Both parties are to blame for the current state of corruption in Illinois. Those of us working within both parties need to step up and demand a cleaner, more ethical and more responsive government.

    That will happen when pigs fly.

  116. - Anon III - Thursday, Dec 8, 11 @ 11:15 am:

    Anon at 9:01, the “legal corruption(s)” that you describe are ethical violations.

    I vote no. Our system of justice has been hanging murders and cattle thieves for hundreds of years, but crime goes on. If hanging is ineffective to deter crime; why should fourteen years in the slammer be a deterrent?

    A more productive theory of deterrence is the “broken window theory”: that by aggressive prosecution of small offenses, petty crime and low-level anti-social behavior will be deterred and that major crime will, as a result, be prevented.

    In Illinois, all units of local government have been required to enact governmental ethics ordinances. But – remarkably – the GA declined to require that those same towns, villages, counties, and school districts enact ordinances for enforcement of and penalties for breach of those ethics. So they are not enforced.

    Because there is toleration of small offenses, petty crime and low-level graft, corrupt office holders and corrupt government employees are undeterred. Those who succeed to higher office move on to more egregious corruption and more serious crime.

    The solution is to vigorously enforce ethical breaches at all levels of government. Something 102 Illinois State’s Attorneys don’t want to do.

  117. - wordslinger - Thursday, Dec 8, 11 @ 11:27 am:

    –A more productive theory of deterrence is the “broken window theory”: that by aggressive prosecution of small offenses, petty crime and low-level anti-social behavior will be deterred and that major crime will, as a result, be prevented.–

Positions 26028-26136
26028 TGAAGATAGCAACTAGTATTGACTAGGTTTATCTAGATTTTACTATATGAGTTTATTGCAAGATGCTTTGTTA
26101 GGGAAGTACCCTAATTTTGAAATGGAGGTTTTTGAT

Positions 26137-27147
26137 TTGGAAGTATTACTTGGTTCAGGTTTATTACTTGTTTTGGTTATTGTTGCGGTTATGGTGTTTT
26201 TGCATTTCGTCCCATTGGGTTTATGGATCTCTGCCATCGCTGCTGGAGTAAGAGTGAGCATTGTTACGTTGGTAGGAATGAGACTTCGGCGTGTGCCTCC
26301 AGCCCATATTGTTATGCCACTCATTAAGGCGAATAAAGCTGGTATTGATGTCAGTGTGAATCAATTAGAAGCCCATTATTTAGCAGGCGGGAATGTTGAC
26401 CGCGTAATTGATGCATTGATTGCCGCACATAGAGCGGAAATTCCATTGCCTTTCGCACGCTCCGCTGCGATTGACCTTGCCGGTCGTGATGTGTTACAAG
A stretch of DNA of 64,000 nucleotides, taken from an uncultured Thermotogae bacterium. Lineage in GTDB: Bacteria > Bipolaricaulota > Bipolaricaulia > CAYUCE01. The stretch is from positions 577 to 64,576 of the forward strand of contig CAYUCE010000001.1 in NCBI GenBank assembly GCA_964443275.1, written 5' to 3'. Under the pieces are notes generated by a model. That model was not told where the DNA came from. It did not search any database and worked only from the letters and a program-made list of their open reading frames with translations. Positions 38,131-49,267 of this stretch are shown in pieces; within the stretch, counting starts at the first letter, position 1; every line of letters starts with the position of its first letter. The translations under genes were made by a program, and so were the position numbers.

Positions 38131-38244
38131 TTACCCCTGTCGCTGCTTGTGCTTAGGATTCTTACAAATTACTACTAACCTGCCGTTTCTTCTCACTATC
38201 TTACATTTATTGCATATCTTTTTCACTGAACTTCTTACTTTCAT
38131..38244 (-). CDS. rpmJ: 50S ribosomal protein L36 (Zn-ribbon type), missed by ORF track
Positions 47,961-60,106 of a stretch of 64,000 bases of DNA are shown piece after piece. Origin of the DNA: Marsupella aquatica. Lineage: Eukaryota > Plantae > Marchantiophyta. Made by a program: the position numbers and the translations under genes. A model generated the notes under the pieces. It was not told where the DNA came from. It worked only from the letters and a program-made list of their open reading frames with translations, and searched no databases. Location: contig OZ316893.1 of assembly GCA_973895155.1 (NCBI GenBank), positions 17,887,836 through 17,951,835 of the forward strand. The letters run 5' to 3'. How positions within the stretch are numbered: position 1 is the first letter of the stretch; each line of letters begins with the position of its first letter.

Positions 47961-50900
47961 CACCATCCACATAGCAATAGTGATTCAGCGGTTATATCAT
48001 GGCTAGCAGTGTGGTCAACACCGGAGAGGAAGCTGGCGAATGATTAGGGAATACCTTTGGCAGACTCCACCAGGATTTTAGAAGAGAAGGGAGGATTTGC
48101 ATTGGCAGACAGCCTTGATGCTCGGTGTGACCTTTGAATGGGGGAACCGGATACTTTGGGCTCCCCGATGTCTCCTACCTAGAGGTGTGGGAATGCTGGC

The courts are filled with cases everyday. Besides, that theory was applied first in New York to street crime, not public corruption cases involving governors.

  118. - Bill - Thursday, Dec 8, 11 @ 11:27 am:

    ==Today it is hard to find someone in Illinois who will admit that they campaigned for him, endorsed him, donated money to him, voted for him.==

    It is not that hard at all. A lot of us up here did some or all of those things. Aside from not being the brightest bulb in the chandelier, Rod wasn’t any more corrupt than any other Governor in the last 40 years.

  119. - Dan Shields, Springfield, IL - Thursday, Dec 8, 11 @ 11:28 am:

    Not until we the voters stop going to the polls and blindly cast our votes. We need to elect “Public Servants” not just politicians. Until we vote out these theives it will continue I don’t care what party they represent

  120. - Cal Skinner - Thursday, Dec 8, 11 @ 11:28 am:

    Nebraska was touted as the most honest state on WMAQ-TV last night.

    Differences from Illinois?

    Unicameral legislature and 8-year term limits.

  121. - zatoichi - Thursday, Dec 8, 11 @ 11:30 am:

    There will always be someone who thinks they are smart enough to game the system. They will start small and piece by piece go after bigger chunks as they get more ’success’. They have existed in every government that has existed and they will be there in the 2100’s. The option of money, power, influence, and personal benefit is too much to pass by. Prison or worse is just an after thought because they see themselves as untouchable or it is simply part of the price they may have to pay down the road.

  122. - walkinfool - Thursday, Dec 8, 11 @ 11:31 am: